Memorial Day is Monday. We all have the day off, but what are we going to do? No one asks us to do anything! We have to entertain ourselves…and we have no energy to do it.

I’m afraid Joe and I are going to get tired of each other’s company. Since nobody calls us to do anything and nobody wants to be around us, we are almost all the company each other has. We go to dinner together, watch movies, go for walks. But we can’t really support each other. Each of us is dealing with so much grief, it’s impossible to be a support for each other like we normally would. We need other people to be here for us besides each other. I just don’t know how to do that any more. It just seems like another way we are paying the price for Jason’s death. A price of aloneness, loneliness. Such a solitary place. I know no one can walk this walk for me, but surely it can’t be a good thing to be this alone so much of the time.

From my journal dated May 27, 2002:

This is Memorial Day. I’m sure other people have the day off and are doing something – a BBQ or picnic. Why don’t people see the need to try harder instead of pulling back? Maybe they just don’t want a downer on their party. I know we’re not much fun right now. Maybe they’re just waiting for us to “get better” before including us. I don’t know. I don’t understand.

Debra* called today. I think she feels like she has to tell me how busy she is and why she hasn’t called or been over. How can I change my focus from feeling let down by people who are not here for us? It’s so evident every long day when we are so alone. It’s so much right there in my face. I don’t want to be bitter. I don’t want to add the wounds of this aloneness to the grief in my heart of losing Jason. I don’t know how or where to make new friends or how to keep on reaching out to old ones. I’ve tried, but nothing’s worked. I’m fresh out of ideas.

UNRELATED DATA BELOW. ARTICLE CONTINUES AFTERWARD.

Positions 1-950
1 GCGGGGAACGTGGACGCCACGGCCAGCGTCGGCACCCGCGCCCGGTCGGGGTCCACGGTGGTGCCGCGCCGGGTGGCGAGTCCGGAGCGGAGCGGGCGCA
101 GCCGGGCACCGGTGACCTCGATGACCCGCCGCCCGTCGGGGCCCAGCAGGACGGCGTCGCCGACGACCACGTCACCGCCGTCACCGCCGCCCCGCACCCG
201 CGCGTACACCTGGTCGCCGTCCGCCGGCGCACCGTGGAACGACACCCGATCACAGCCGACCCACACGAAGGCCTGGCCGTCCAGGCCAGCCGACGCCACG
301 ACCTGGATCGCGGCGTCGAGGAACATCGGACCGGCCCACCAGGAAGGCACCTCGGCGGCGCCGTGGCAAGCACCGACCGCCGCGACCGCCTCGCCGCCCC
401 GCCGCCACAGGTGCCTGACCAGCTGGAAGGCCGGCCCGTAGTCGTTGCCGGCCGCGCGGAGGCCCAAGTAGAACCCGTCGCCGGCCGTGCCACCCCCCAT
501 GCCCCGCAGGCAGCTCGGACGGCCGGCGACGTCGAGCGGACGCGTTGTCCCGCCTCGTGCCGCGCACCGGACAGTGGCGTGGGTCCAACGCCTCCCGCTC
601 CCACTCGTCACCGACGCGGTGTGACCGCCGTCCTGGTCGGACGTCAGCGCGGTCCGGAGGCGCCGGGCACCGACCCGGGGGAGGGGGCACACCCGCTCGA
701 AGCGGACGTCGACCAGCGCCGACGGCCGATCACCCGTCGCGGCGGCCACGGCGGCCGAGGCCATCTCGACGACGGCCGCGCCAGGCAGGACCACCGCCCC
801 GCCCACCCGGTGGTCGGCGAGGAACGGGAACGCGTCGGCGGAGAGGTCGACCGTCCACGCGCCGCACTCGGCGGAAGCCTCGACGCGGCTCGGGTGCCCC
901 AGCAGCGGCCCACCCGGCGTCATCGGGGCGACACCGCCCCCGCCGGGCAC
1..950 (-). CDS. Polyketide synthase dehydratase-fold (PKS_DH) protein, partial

We went to the cemetery today for their Memorial Day service and then to the gravesite. It just makes it too real to stand there looking at a tombstone with your child’s name on it.

Today was a really hard day for Joe. He worked on the yard for a while after we got back from the cemetery and then studied for a project at work. But, you know, you can only distract yourself with busy work so long, even if it’s necessary busy work. It gets old…all projects get old now so quickly. They just seem so unimportant, so meaningless.

We just ended up sitting on the couch after Jenna left for work. “Now what?” I remember before the accident Joe would pose the question to me, “Well, what are we going to do today?” Becky, the event planner. Now the question looks huge! We don’t know what to do. We need to do something. We don’t have any energy to do much, but we get too sad and the days look too long just to stay home and putter. Even if it’s small or we just stay a short while at some place or event, at least it’s something to look forward to.

What do we do to go on, to find some purpose? It just seems like each day drags on and on. We’re trudging through the days mechanically doing what we have to do – whether it’s work, school, or distracting ourselves with some movie or TV. I just feel like I’m making myself get through the days until I wake up to find this isn’t real…or until God speaks to me or heals my broken heart or shows me some purpose or good out of all this pain…or until I can look at the clock and realize it’s time to take a sleeping pill and go to bed so I don’t have to try any more for that day. Nothing seems to help. Long days…